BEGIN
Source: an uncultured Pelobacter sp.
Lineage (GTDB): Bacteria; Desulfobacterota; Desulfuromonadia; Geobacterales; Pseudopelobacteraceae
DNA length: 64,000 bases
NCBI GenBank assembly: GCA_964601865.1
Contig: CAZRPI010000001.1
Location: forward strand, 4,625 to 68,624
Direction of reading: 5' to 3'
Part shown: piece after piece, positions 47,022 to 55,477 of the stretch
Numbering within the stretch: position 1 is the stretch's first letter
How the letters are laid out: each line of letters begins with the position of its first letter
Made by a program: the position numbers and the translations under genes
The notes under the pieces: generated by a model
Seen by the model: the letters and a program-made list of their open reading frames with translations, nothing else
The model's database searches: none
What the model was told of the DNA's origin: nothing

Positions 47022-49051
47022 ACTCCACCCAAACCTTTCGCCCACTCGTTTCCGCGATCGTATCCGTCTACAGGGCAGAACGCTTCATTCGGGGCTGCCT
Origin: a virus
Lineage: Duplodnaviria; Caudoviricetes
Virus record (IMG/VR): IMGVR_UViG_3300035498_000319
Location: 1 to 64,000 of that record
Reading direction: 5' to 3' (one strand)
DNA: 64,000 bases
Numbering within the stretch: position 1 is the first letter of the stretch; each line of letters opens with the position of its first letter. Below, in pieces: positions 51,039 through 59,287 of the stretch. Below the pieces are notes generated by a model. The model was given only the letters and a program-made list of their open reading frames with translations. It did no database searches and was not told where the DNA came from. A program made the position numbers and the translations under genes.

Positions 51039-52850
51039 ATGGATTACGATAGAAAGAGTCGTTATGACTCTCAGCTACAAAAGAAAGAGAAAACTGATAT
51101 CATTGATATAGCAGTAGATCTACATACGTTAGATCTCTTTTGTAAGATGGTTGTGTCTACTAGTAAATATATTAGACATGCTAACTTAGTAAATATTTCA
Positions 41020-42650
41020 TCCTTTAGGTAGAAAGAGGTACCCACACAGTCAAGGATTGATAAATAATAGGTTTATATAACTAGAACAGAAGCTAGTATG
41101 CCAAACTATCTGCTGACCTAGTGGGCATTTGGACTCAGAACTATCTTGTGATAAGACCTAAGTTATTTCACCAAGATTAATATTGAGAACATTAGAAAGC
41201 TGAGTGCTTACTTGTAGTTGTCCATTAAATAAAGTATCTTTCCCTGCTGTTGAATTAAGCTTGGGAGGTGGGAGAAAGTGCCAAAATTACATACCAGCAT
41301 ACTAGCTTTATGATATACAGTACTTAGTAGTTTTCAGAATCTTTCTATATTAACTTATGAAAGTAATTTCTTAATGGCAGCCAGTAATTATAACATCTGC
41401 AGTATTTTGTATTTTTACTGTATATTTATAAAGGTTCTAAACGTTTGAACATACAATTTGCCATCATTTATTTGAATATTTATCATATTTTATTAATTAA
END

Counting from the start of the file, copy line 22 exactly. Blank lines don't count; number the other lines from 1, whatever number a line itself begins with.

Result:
Reading direction: 5' to 3' (one strand)